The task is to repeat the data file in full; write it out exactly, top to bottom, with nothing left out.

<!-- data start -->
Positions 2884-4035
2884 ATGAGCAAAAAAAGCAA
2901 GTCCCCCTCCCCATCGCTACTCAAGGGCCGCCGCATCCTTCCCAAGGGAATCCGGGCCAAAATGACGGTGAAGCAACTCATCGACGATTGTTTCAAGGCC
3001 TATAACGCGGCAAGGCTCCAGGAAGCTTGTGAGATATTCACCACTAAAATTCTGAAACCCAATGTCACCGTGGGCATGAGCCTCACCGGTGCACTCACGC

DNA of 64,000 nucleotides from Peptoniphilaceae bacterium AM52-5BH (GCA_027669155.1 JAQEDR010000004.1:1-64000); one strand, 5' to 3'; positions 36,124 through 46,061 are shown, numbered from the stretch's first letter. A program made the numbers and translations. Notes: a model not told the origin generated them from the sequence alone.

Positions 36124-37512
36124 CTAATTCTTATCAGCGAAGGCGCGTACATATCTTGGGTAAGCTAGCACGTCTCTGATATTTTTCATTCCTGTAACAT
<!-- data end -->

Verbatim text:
Positions 2884-4035
2884 ATGAGCAAAAAAAGCAA
2901 GTCCCCCTCCCCATCGCTACTCAAGGGCCGCCGCATCCTTCCCAAGGGAATCCGGGCCAAAATGACGGTGAAGCAACTCATCGACGATTGTTTCAAGGCC
3001 TATAACGCGGCAAGGCTCCAGGAAGCTTGTGAGATATTCACCACTAAAATTCTGAAACCCAATGTCACCGTGGGCATGAGCCTCACCGGTGCACTCACGC

DNA of 64,000 nucleotides from Peptoniphilaceae bacterium AM52-5BH (GCA_027669155.1 JAQEDR010000004.1:1-64000); one strand, 5' to 3'; positions 36,124 through 46,061 are shown, numbered from the stretch's first letter. A program made the numbers and translations. Notes: a model not told the origin generated them from the sequence alone.

Positions 36124-37512
36124 CTAATTCTTATCAGCGAAGGCGCGTACATATCTTGGGTAAGCTAGCACGTCTCTGATATTTTTCATTCCTGTAACAT